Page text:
Technology offers innumerable benefits to society and the possibilities feel endless as to how they will continue to influence the fitness world. That impact, however, comes in many forms, not all of which are benevolent.The pernicious infiltration of data sharing made headlines once again, as personal information from consumers of health and wellness apps is not always as private as advertised.

Last week, Facebook found itself in the media crosshairs after a report from The Wall Street Journal. Even the most ardent defenders of the social media site had reason to raise an eyebrow upon discovering this news. Tech reporter Sam Schechner covered the developing story, writing:

Popular health and fitness apps scrambled to stop sending sensitive personal information to Facebook Inc. FB -0.30% after The Wall Street Journal reported Friday many were transmitting detailed information about topics including their users’ weight and menstrual cycles. 

Since Friday, at least four of the apps that the Journal had identified and contacted as part of its reporting issued updates to cut off transmission of sensitive data to Facebook, a new round of testing showed Sunday. The apps that made the change include Flo Health Inc.’s Flo Period & Ovulation Tracker and Azumio Inc.’s Instant Heart Rate: HR Monitor, the tests showed.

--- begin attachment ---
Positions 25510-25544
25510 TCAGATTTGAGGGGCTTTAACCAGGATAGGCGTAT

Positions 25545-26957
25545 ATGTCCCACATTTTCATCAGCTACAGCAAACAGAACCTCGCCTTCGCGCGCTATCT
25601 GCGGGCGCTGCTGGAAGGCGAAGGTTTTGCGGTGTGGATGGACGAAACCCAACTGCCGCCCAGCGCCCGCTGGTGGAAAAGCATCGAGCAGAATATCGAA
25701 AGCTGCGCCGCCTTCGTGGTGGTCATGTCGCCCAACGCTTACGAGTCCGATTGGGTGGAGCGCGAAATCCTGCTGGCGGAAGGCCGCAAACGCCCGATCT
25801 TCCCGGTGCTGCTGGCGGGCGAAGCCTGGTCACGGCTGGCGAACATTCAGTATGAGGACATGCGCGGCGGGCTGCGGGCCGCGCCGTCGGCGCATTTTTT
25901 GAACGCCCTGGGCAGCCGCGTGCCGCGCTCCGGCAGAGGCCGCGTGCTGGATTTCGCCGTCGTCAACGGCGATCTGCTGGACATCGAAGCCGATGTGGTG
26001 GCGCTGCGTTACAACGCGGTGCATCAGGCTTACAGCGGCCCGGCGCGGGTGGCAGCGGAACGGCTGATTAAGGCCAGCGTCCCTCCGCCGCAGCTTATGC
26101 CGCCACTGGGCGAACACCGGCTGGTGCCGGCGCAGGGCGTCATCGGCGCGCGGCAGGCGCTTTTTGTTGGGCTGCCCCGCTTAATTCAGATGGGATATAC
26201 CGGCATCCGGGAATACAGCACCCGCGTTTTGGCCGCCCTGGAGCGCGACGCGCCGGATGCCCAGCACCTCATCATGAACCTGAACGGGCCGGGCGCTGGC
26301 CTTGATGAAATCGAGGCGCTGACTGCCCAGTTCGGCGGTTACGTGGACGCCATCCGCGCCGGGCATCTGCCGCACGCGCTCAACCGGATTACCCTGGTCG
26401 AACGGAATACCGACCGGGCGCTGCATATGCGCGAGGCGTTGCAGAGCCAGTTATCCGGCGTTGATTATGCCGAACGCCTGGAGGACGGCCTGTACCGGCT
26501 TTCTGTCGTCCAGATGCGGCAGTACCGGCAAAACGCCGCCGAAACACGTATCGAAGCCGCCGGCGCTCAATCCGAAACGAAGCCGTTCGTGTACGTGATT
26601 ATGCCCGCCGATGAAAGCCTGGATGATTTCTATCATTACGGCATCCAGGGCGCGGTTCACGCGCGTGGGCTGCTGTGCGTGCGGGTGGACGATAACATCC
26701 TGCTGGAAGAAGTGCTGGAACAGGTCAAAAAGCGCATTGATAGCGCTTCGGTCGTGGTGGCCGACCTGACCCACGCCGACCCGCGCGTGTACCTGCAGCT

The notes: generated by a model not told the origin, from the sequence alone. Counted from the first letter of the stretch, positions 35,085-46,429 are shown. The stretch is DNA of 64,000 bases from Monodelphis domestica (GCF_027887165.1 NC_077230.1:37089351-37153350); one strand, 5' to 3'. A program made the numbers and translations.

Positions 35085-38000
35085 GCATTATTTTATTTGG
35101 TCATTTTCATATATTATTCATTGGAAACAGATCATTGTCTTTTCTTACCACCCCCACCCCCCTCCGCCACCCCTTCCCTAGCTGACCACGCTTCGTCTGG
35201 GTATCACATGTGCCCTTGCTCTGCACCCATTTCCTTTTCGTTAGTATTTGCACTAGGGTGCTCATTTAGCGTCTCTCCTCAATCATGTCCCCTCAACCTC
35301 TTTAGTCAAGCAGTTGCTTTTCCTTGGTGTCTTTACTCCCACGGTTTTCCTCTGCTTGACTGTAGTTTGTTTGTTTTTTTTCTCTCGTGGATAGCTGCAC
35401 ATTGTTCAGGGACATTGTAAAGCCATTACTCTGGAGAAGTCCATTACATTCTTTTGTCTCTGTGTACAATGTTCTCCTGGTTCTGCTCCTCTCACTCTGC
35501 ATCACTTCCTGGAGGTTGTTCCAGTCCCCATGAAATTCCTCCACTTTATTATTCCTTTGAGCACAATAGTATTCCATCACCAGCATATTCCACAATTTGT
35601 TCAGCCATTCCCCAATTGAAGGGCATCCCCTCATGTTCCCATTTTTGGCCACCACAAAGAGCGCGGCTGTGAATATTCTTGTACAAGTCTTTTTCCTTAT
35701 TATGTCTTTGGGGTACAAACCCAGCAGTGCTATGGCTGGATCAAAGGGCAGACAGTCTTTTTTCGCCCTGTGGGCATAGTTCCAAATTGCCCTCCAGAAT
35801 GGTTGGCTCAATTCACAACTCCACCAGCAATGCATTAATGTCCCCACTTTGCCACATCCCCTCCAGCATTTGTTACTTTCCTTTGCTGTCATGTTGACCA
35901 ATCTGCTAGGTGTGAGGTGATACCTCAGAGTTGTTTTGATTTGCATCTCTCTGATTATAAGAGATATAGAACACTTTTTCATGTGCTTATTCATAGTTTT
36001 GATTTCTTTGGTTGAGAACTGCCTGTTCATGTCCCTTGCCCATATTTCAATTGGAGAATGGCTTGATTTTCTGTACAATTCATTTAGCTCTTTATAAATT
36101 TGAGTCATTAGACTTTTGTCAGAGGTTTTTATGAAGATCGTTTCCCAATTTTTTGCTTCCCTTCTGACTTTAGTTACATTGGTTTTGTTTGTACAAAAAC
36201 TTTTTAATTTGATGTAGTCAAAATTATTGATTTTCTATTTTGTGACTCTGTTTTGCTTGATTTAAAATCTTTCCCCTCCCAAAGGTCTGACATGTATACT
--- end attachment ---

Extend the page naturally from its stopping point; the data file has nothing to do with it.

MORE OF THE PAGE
Another popular food- and exercise-logging app, Lose It!, from FitNow Inc., also stopped sending Facebook information, Sunday’s test showed. In a test on Thursday, the app had been sending Facebook the weight users logged, along with how much they had gained or lost and the caloric content of every food item they logged.

The changes came as Facebook itself contacted some large advertisers and developers in response to the Journal’s reporting, telling them it prohibits partners from sending Facebook any sensitive information about users. The company said it is working on new systems to detect and block uploads of such information by apps, according to a person whose company was contacted by Facebook. In at least one message, Facebook directed a major developer to ensure that it had a legal justification for all the user information it sends Facebook in its app via the software-development kit, or SDK, the social network provides for apps, the person said.

The topics of cybersecurity and privacy within digital media remain national conversations and will continue to be ones to track within the public discourse.

To read Schechner’s full writeup, click here.